The idea of clean air in Manchester, more so here in Trafford is not a bad one and we are sure everyone is behind the plans.
For the Clean Air Zone to work it needs to make sure that everyone can afford the changes due to come into effect on 30 May 2021.
Despite the government giving £120m to help people cover the cost of the changes so vehicles are compliant its not been enough and the GMCA leaders have so far not had any reply from the government on there concerns, which we believe will delay the project.
More storm clouds are gathering for the plans to bring in a Clean Air Zone by a large section of the general public who many feel its an additional tax on them, one that is going to hit them harder due to the cost of living increasing.
The Mayor of Greater Manchester Andy Burnham it seems has listened to the concerns and is taking on board what is being said on social media, with the majority not in favour of the idea and no replies from the government about increasing funding the Clean Air Zone here in Manchester we believe will be delayed or could even scrapped.
It is also unfair to be blaming the motorist for the pollution levels entirely since industry is our biggest polluter and of course wood burning stoves which should be banned with immediate effect.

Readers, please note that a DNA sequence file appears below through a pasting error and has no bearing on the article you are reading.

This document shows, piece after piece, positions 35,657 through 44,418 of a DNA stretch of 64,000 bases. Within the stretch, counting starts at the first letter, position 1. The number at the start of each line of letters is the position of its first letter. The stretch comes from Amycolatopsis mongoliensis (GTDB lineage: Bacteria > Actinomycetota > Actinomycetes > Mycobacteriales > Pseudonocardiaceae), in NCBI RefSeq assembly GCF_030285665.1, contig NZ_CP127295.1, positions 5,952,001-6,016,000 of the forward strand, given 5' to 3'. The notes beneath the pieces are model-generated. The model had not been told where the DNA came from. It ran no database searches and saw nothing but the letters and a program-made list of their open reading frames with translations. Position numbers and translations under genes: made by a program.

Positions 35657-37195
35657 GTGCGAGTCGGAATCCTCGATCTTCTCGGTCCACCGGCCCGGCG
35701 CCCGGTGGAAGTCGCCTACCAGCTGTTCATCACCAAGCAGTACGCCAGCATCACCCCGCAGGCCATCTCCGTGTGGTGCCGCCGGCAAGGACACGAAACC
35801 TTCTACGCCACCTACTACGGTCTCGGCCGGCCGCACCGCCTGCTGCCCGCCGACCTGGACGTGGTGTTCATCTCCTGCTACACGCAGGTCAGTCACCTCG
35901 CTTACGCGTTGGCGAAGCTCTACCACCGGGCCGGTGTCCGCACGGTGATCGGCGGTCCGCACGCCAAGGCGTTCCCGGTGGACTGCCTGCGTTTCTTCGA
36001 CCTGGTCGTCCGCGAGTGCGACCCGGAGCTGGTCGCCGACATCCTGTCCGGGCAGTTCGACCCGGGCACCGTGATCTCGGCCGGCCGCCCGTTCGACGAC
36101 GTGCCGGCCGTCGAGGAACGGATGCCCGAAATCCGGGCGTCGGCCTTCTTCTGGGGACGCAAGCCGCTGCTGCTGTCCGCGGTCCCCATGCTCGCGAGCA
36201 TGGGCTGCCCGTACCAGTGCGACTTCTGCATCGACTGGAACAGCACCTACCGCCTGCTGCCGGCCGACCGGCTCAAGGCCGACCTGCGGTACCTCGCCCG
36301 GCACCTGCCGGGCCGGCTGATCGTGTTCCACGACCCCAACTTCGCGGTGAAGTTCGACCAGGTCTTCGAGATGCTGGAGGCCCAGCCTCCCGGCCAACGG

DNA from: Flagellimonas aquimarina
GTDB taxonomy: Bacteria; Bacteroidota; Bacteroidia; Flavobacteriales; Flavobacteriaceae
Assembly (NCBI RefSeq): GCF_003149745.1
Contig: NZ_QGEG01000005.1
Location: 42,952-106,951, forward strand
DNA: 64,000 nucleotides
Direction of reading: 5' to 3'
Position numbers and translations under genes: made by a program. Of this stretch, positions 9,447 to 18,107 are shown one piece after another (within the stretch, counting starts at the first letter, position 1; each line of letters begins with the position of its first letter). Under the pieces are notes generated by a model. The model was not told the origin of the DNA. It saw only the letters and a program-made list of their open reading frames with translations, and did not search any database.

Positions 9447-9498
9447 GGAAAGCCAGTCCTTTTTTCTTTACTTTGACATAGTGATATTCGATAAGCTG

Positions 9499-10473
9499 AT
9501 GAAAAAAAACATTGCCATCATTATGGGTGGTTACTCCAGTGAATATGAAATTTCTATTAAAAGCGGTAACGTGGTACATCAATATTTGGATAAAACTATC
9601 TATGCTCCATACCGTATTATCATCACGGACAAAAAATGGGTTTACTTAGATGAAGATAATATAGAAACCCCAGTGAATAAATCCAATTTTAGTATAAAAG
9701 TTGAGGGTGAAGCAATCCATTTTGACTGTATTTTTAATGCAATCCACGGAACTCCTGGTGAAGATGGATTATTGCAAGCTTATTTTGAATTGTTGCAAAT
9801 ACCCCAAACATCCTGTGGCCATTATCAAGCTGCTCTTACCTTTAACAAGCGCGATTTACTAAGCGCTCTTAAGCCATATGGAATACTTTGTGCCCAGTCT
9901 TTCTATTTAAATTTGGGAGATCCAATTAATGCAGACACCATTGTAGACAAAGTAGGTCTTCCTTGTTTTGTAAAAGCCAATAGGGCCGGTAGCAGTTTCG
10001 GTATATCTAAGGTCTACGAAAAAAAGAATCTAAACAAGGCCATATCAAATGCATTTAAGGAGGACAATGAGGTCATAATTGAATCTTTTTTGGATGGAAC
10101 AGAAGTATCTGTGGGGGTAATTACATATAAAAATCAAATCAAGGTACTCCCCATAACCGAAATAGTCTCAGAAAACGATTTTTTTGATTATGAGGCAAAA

In a statement issued today Greater Manchester Mayor Andy Burnham and Councillor Andrew Western, the city-region’s Clean Air lead said:
“In March 2020, the Government instructed all ten Greater Manchester councils to introduce a charging Clean Air Zone to tackle harmful levels of air pollution and achieve compliance with legal standards by 2024 at the latest.
“We know this is a major challenge for many individuals and businesses which is why we have always been clear with Ministers that it must be accompanied by a fair package of financial support.
“While the Government has provided £120m, we are concerned that they have so far failed to agree to our request for additional support for those who will find it hardest to make the change.
“We also warned them of our on-going concerns about the vehicle supply chain and the cooperation of National Highways.“Over the past few months, Greater Manchester has continued to monitor these issues alongside the on-going impact of the pandemic and increases in the cost of living.
“In addition, late last year we commissioned new work to understand the impact of the growing global supply chain issues in the automotive sector which could affect the availability of some vehicles and people’s ability to upgrade.
“Greater Manchester leaders will consider the outcome of this work next week before asking the Clean Air Joint Committee to consider the implications for the Clean Air Plan later in the month. We are committed to reducing air pollution in Greater Manchester but also to protecting the jobs and livelihoods of our residents. We are listening carefully to concerns being expressed about the current situation and will make a decision shortly on our next steps.”